After 15 years of doing DH in some form or another, opportunities to sit in the company of fellow “veterans”, swapping tales of bygone years and campaigns won and lost, are a rare and wonderful treat. “Remember ‘Second Life’?” “Ugh, it made me so angry to have to virtually walk around to access information when we had this great thing called the ‘web browser’ where you could just search.”
In these conversations, there’s little explanation needed (everyone remembers how it was), and especially after a drink or two, people will start opening up about failure. There’s no criticism or judgement, just commiseration.
The ritual of these conversations is always restricted to “insiders": there’s enough academic job precarity in DH that most people are reluctant to talk about their failures, outside the closed circle of colleagues who are guaranteed to understand. Even among the fortunate tenured crowd, there are promotions to be had, grants to be won, keynote invitations to be accepted. While a more diverse set of voices have gained visibility in DH, the crowd of “old-timers” is still overwhelmingly white and predominantly male, with implications for who gets to see and benefit from this “veteran’s view” of DH. It’s hard to describe my delight in discovering that in his new book, Failing Gloriously, Shawn Graham has captured the kinds of stories that one often shares in these insider conversations, framed in a thoughtful manner that invites the reader’s self-reflection on their own mistakes.
I count Shawn Graham among my Twitter friends — the kind you can rely on chiming in with a helpful idea when you’re venting your frustrations about a technical problem. I’ve learned a good deal from his trials and travails, too. Right before I left on vacation in September, he posted something about finishing the draft of a book with the title Failing Gloriously, and I couldn’t resist inquiring if he might be open to sharing a copy. If there’s one thing I’m known for, it’s probably failure — and it’s been hard to get anyone else to talk about this favorite topic of mine. I started reading it on a plane to Las Vegas, and couldn’t put it down.
The format of the book is unusual: it could loosely be described as a series of essays, but in reality, the material is much more diverse. Some of it is adapted from Graham’s digital archaeology blog, where he has been writing since the early 2000’s. A couple chapters are academic ephemera— an email to a student, a “learning journal” from a graduate student pedagogy program— which Graham has annotated with the wisdom of hindsight. There are more personal pieces, reflecting on the place where Graham grew up in rural Quebec, Canada, and the community there. And there are pieces that are more academic than narrative, like the chapter on the open-access journal he started, Epoiesen. He ties this mix together — in some places more clearly than others — with a common thread of failure.
Graham acknowledges upfront the privilege that underpins his ability to talk so openly about failure. He’s a white man with tenure, which counts for a lot, even if his path to getting a tenure-track job was circuitous and plagued by an ongoing case of imposter syndrome. He also pushes back on the culture of uncritical failure without safeguards, as found in Silicon Valley: “[Failure] is a political idea, and it’s a dangerous idea. It is dangerous in that without a strategy for dealing with the things that break, a strategy for failing productively, a fail is indeed a disaster and causes harm. For instance, the modern university puts all of the risks of innovative teaching on the instructor, with few supports in place. “Move fast and break things,” Facebook’s early mantra, has caused untold damage to civil society. It is political in that who gets to fail and suffer the consequences (or not) is a function of identity and power.” (p. 2)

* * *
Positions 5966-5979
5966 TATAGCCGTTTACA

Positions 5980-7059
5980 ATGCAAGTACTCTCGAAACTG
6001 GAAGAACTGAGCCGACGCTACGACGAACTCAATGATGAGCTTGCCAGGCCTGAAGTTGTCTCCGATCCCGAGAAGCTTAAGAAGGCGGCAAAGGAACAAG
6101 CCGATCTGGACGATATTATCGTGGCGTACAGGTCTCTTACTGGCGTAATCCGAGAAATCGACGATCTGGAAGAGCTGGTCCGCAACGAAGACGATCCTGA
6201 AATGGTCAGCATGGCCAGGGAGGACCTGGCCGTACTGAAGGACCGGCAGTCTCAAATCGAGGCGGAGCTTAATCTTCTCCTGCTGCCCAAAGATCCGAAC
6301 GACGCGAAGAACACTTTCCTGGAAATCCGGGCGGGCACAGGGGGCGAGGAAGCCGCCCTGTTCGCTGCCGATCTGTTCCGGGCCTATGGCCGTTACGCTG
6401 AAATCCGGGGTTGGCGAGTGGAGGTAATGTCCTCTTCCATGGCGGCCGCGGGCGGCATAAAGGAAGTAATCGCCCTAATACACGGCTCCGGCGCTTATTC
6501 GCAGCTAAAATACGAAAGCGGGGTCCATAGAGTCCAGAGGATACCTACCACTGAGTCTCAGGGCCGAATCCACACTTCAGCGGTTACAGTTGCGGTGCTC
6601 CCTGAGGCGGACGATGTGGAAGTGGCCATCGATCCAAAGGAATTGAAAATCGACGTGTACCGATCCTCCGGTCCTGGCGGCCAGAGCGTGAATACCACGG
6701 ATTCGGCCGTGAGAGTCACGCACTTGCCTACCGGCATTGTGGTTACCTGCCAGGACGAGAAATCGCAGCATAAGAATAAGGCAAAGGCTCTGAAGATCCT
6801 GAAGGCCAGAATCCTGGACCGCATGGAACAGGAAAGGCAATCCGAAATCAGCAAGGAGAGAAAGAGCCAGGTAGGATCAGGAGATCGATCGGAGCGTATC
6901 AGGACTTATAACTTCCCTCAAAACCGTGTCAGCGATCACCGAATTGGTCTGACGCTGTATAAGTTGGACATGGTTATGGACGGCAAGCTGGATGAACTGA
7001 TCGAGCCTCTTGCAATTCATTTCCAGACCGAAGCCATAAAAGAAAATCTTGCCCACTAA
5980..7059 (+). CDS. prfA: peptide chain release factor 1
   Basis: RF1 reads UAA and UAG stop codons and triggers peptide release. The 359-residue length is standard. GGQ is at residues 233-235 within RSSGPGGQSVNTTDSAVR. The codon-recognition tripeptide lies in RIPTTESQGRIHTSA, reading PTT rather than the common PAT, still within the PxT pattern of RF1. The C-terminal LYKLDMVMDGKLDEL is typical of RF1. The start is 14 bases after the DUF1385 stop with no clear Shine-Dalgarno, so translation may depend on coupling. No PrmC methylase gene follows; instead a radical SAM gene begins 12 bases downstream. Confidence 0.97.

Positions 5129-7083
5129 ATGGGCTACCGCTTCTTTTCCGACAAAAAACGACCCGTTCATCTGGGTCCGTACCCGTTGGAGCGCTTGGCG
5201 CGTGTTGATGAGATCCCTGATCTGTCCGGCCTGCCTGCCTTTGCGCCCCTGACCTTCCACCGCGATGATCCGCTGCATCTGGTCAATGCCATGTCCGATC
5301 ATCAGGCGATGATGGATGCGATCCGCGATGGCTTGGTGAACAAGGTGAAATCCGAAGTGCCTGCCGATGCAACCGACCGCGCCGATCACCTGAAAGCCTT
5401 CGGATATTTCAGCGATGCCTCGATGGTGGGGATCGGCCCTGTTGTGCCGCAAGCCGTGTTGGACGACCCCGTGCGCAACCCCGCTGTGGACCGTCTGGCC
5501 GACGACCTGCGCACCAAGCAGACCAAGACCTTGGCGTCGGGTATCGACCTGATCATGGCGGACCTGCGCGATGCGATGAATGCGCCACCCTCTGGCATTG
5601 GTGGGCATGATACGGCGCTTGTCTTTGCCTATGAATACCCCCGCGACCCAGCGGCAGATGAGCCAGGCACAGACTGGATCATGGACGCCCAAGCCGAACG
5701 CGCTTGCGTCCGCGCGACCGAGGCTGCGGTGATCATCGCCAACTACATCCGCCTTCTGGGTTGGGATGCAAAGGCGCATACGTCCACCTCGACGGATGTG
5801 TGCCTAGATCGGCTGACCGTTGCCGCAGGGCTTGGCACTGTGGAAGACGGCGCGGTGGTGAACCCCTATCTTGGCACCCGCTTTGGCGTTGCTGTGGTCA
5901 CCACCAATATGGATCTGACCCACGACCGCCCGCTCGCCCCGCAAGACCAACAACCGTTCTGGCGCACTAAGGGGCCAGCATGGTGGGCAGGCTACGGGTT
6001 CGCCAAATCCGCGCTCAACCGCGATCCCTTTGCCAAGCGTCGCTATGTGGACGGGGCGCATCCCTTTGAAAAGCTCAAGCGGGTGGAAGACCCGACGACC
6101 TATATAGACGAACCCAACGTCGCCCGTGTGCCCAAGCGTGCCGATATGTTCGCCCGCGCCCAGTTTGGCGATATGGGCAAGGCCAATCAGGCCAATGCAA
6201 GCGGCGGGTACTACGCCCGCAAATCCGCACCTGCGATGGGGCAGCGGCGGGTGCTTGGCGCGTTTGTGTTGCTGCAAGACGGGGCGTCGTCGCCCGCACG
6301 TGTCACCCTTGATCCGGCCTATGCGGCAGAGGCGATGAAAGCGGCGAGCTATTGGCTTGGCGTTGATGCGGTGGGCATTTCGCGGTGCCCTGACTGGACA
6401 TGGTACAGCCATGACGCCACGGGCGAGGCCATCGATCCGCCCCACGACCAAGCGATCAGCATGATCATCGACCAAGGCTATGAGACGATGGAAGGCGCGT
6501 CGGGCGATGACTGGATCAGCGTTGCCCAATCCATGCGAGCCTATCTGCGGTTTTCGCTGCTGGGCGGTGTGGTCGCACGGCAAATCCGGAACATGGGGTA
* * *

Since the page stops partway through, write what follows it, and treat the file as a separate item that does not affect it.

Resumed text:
His opening essay, “Failing Gloriously”, explains the framing of the book as a whole: "Now that you’ve benefited from that privilege, what have you done with it? This volume is my attempt at figuring that out.” Graham also references two frameworks for classifying failure, which he uses throughout the book: Brian Croxall and Quinn Warnick’s, from their piece on “Failure” in Digital Pedagogy in the Humanities, and my more meandering thoughts on the matter, from a talk I gave at the University of Alberta’s symposium “On the Benefits of Failure” in 2018, which I meant to be my DH “swan song” before leaving the field forever. (I posted a write-up of the talk, “Towards a Taxonomy of Failure” on my blog.) Croxall and Warnick’s taxonomy is a progressive list going from technological failure, to human failure, to failure as artifact, and finally to failure as epistemology. It covers a majority of the examples in Failing Gloriously, though Graham ends up drawing on some of the more interpersonal facets of failure, such as failure to do right by others, from my musings on the topic. (This book may also be the first example ever of a work that draws on two taxonomies by people named Quinn, which I think is delightful.)
Following the introductory essay, the first part of Graham’s book is an autobiographical tour of the mix of failure and good fortune that led him to his current position. While Graham finished his PhD well before the 2008 financial crisis that is often portrayed as a turning point in the academic job market, his story of stringing together adjunct jobs before eventually landing back where he grew up will likely resonate with many readers — either as their experience, or a real possibility looming over their time in grad school. After a couple stints in educational technology (one involving a failure with long-term consequences vis-a-vis interactions with the US government), Graham was hired as a digital humanist — despite not thinking of himself in those terms, or knowing exactly what that meant. Graham is emphatic in crediting luck and random chance — and the privilege to have the resources to be able to pursue opportunities as they arose— in getting his position. My failure taxonomy filed failure to get an academic job under “arbitrary failure”, and perhaps Graham’s story illustrates its inverse, arbitrary success.